• Tying the knot often results in a new last name. Names listed in your tax return should match all forms of identification, including social security card, passport, driver's license and documents from employers, loan holders and investment accounts.
February 10, 2012 5:00 pm
Congratulations! You've just received the news that you're expecting. Did you already have travel plans booked? Or are you planning to take a babymoon prior to the little one's arrival but not sure about the safety of flying while pregnant?
Air travel is generally safe for pregnant women. However, traveling pregnant does come with some warnings. To help ease some of the anxiety, read on for a sample of the travel tips from the team at Cheapflights as well as some of the very practical advice we've collected from experts on flying while pregnant.
1. Quick tips for healthy air travel while pregnant
• Travel with at least one companion who also has your emergency contact info in addition to your doctor's number programmed into their phone.
• Carry documentation with your expected date of delivery, doctor's contact info, and your blood type.
• Stay hydrated. Dehydration on airplanes can be worse when you're pregnant, so drink plenty of caffeine-free, non-alcoholic fluids before, during, and after the flight.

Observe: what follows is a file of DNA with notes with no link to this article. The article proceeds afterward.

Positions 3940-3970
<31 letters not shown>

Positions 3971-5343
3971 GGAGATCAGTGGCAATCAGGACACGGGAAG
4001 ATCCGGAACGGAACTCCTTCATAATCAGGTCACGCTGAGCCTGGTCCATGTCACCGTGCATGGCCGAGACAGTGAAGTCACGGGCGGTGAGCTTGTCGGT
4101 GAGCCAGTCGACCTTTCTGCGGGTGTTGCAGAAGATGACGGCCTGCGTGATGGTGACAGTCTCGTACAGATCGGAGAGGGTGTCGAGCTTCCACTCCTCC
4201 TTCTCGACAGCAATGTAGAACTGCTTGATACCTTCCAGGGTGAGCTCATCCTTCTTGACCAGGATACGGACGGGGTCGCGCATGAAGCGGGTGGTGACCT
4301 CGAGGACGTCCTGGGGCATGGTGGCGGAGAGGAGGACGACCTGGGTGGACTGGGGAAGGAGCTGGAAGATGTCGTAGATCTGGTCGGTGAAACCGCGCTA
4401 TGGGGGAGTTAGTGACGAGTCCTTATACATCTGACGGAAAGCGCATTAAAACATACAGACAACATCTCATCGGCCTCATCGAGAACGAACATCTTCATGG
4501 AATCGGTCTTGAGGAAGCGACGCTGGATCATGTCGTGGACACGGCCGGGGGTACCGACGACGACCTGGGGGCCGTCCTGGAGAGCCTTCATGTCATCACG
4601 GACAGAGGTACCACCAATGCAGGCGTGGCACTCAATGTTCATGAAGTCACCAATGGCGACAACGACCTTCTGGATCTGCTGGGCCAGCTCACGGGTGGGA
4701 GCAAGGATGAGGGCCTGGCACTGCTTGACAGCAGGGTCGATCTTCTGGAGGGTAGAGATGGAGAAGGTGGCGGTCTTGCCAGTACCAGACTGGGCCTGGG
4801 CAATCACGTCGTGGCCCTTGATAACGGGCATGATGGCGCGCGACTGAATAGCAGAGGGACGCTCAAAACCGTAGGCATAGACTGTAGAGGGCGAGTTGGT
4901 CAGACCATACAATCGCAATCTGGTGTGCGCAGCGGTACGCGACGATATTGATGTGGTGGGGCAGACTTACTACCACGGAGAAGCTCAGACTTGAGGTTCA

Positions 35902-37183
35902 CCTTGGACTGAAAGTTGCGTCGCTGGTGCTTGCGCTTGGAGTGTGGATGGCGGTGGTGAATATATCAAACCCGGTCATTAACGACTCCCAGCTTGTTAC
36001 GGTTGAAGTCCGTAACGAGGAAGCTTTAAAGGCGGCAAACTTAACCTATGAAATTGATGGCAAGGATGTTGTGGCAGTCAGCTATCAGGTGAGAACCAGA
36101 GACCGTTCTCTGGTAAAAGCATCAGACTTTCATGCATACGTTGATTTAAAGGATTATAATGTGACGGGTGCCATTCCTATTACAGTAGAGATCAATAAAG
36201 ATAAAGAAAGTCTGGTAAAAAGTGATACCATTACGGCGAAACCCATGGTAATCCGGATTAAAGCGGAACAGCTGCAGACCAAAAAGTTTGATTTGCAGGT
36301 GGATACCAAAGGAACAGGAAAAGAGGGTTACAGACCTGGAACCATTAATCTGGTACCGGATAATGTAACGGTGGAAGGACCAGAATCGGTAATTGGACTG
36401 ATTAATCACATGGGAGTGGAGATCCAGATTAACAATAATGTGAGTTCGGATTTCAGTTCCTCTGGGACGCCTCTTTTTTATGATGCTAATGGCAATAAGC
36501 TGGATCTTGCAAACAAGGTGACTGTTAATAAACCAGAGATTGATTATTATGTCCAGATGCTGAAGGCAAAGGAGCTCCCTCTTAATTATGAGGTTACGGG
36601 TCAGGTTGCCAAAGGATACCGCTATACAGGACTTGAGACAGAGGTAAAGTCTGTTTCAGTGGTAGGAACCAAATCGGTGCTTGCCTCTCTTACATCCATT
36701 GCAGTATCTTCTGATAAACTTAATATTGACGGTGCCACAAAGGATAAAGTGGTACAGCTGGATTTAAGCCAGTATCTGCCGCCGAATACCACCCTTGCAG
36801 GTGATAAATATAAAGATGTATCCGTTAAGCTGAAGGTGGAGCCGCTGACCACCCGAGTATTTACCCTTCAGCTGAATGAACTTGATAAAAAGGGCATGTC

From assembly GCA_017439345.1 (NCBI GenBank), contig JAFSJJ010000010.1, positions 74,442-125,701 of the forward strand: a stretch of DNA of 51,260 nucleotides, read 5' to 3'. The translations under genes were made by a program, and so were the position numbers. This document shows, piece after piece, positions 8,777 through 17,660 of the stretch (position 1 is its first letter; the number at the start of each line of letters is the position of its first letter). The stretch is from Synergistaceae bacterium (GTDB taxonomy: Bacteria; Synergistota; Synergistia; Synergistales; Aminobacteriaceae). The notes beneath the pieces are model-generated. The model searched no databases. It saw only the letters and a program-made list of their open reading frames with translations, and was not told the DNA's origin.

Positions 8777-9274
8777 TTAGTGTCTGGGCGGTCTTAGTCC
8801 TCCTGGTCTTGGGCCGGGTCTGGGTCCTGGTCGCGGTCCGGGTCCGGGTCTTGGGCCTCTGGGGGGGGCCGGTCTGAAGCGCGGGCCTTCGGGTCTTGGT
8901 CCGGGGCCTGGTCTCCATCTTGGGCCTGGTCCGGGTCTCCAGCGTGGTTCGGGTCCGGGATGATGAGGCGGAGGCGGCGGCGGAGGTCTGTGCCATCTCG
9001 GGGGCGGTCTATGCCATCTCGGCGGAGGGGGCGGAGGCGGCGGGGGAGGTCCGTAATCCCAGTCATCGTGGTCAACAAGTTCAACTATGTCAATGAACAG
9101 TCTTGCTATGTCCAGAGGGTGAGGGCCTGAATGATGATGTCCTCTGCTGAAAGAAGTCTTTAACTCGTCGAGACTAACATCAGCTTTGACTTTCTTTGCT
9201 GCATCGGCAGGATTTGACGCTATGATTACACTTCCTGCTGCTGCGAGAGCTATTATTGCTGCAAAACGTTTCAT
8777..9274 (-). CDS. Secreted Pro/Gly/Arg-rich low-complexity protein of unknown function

2. When is the best time to fly? According to the American College of Obstetricians & Gynecologists, air travel is safest for pregnant women during the second trimester—weeks 18 to 24. If you are considering a flight during your pregnancy, check with both your doctor and the airline before you book.
According to one of our experts, Colleen Lanin of TravelMamas.com, "In the first trimester you may be too nauseated to enjoy your time away. In the third trimester you may be too uncomfortable and not feel up for doing much of anything."
3. Each airline has its own rules for flying while pregnant - If you're booking your flights with an agent, let them know that you're pregnant when you book your flight and check that you are permitted to fly. If booking your flights online, be sure to check the airline's website. It is worth calling ahead to alert the airline about your pregnancy—this should also ensure that you get special service to keep you comfortable. It's also recommended that you avoid smaller planes that fly below 7,000 feet, and choose larger planes with pressurized cabins.
4. Make yourself comfortable - Especially during pregnancy, reserving the right seat on the airplane can make a difference. You will need to be able to get up and move around the plane. Try and reserve a spacious seat when you make your booking. Many airlines' websites have information about the varying legroom on each of their seats. If you plan to travel pregnant, it's worth spending a few extra bucks to get a bit more room. Be aware, though, that traditional "extra legroom" seats, such as those on the exit aisles, are often not permitted to those who are pregnant.